Table of Contents
- Get to Know Your Customer
- Common Mistakes in Making a Buyer Persona
- Basing your buyer persona(s) on one person
- Basing your buyer persona on stereotypes
- Being inconsistent
- Being generic
- What Problem is Your Business Helping to Solve?
- How Communication Changes Knowing Your Buyer Personas
- It’s Time to Drive!
Get to Know Your Customer
To better understand your buyer persona, extensive research is involved. The semi-fictional aspect comes into play when creating your brand’s buyer persona(s). On top of all of the in-depth research that is conducted to understand your audience and customer better, it is important to generate a list of characteristics that make up your ideal customer.
Your list of characteristics may include:
- Location (Where they live)
- Industry of work
- Family – How many kids?
Although not every person within this customer group will match the characteristics exactly, it will represent the group as a collection of data points.
Common Mistakes in Making a Buyer Persona
Sometimes, businesses do make a few mistakes that prevent them from making a successful buyer persona.
Basing your buyer persona(s) on one person
Although it may be easy to base everything off of one person, you should not base your buyer persona(s) off of a single customer. Not every one of your customers is the same, so you must make sure to expand upon that individual customer and build a composite of core customers that will bring in elements from multiple real profiles.
Basing your buyer persona on stereotypes
This is one that we rarely realize we are doing. To avoid this mistake, don’t make assumptions about the buyer persona’s interests and needs based on their demographics. This is when research, again, comes into play!
Consistency is key. Your buyer persona is a real customer, so if they are a small-town farmer, they probably don’t have a Porsche sitting on their driveway. Put yourself in the mind of the customer and stay consistent with your approach.
Every detail has to make sense, from the age to their interests and hobbies. A buyer persona should not fit a wide range of different customers. Instead, it has to be very specific, so your business can target a core group of customers.
Although these mistakes are common, it is easy to prevent them from occurring. Make sure to thoroughly research your buyer persona from the demographic questions you used to build a clear understanding of who the buyer persona is. Also, it is crucial to take your time when determining your buyer persona, which will help avoid making these common mistakes. It will not only improve your efficiency, but also accelerate your marketing, sales, and product development efforts as well.
What Problem is Your Business Helping to Solve?
With sales and marketing evolving from “features and benefits” pitches to more innovative business solutions, all businesses now focus on what they can do to solve the customers’ problems rather than pushing for a sale. Your buyer persona(s) will always have specific ‘pain points’ that they want to be resolved. The questions you need to ask are: What are those pain points? How will our business solve them and drive the user experience?
Note: Being able to think and behave like consumers is critical to being able to effectively communicate with them.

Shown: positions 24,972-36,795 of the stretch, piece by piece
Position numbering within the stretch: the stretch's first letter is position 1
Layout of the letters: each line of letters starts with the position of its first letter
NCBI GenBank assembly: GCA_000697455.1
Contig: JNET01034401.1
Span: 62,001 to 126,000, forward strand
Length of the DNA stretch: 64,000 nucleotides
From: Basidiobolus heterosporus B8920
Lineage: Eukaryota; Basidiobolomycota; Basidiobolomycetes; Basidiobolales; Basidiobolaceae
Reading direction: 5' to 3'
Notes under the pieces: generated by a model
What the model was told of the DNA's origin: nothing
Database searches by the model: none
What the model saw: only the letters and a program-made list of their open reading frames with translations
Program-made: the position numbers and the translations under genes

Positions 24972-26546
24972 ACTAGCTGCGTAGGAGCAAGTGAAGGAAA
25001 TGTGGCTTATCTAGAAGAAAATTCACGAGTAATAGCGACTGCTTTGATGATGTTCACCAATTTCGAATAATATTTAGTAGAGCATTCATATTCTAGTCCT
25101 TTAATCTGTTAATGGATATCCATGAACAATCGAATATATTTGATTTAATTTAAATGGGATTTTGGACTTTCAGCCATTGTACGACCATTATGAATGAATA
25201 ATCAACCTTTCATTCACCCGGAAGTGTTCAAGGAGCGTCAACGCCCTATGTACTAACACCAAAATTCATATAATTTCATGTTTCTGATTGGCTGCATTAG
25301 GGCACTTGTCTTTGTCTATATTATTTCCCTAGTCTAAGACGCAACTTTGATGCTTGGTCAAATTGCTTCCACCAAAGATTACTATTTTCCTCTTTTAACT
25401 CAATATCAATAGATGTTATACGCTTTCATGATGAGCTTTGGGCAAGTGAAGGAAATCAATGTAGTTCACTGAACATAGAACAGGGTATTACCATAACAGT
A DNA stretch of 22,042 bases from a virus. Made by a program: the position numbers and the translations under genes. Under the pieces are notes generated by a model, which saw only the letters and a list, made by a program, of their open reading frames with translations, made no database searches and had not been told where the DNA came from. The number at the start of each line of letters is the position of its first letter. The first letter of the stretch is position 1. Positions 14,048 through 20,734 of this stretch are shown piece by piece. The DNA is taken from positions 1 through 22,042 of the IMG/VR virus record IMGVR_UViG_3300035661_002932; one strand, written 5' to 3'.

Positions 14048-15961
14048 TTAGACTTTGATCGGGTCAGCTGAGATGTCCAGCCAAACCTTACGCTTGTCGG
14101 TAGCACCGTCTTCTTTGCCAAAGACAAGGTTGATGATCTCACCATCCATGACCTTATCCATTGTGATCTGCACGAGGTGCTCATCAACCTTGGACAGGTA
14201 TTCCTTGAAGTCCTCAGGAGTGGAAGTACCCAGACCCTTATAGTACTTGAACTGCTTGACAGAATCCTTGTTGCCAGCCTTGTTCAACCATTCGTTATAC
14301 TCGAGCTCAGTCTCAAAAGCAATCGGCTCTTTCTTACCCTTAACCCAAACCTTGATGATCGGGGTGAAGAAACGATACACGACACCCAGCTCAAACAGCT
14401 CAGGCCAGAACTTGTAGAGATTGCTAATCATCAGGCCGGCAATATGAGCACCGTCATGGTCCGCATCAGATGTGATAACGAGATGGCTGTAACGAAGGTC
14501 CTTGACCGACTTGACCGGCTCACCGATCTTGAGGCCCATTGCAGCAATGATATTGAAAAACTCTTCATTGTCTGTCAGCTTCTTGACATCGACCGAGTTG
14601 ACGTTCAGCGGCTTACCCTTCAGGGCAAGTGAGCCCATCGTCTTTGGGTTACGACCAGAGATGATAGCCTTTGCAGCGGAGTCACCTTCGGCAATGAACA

Sometimes, your business will solve the pain point with the product(s) and service(s) you offer, or it may spark an idea in how you can change or create a new offering to solve the problem better. You have to be able to see your customer through their eyes to understand what they need.
Customers today want to have a positive, memorable, and overall incredible experience when purchasing a product or service from your brand. They want to feel they are valuable to a company, rather than being a number out of thousands. With businesses being located in different avenues, whether that is online or brick-and-mortar, the main focus is always on the customer and enhancing their experience.
How Communication Changes Knowing Your Buyer Personas
Have you ever heard the famous quote, “Communication is key?”
Ask questions. This is the most important piece of the puzzle to effectively find out what the problem is and how to solve it. Being able to fully understand your buyer persona(s) is important to your marketing and sales teams because those profiles help you communicate with your customers in the best way possible.
Marketing and communications teams thrive off of different data because it allows them to paint a picture of what they are envisioning and targeting for their perfect buyer persona(s). In a society that is thriving off of continuous, innovative technology, there are multiple ways to communicate with customers globally. For example, professionals incorporate different behaviors into their work, especially when it comes to different forms of media.
When you are able to figure out who you are trying to communicate with, then being able to speak to them becomes natural. The communication will become more directed towards them and what they are needing, rather than what you have to offer through a basic sales pitch.
It’s Time to Drive!
Are you ready to drive the customers’ experience? Time to buckle-up and start on an incredible journey that will pay off in the long run. If you need help defining your buyer persona(s), check out The Rulebook where we help create buyer persona(s) specific to your brand!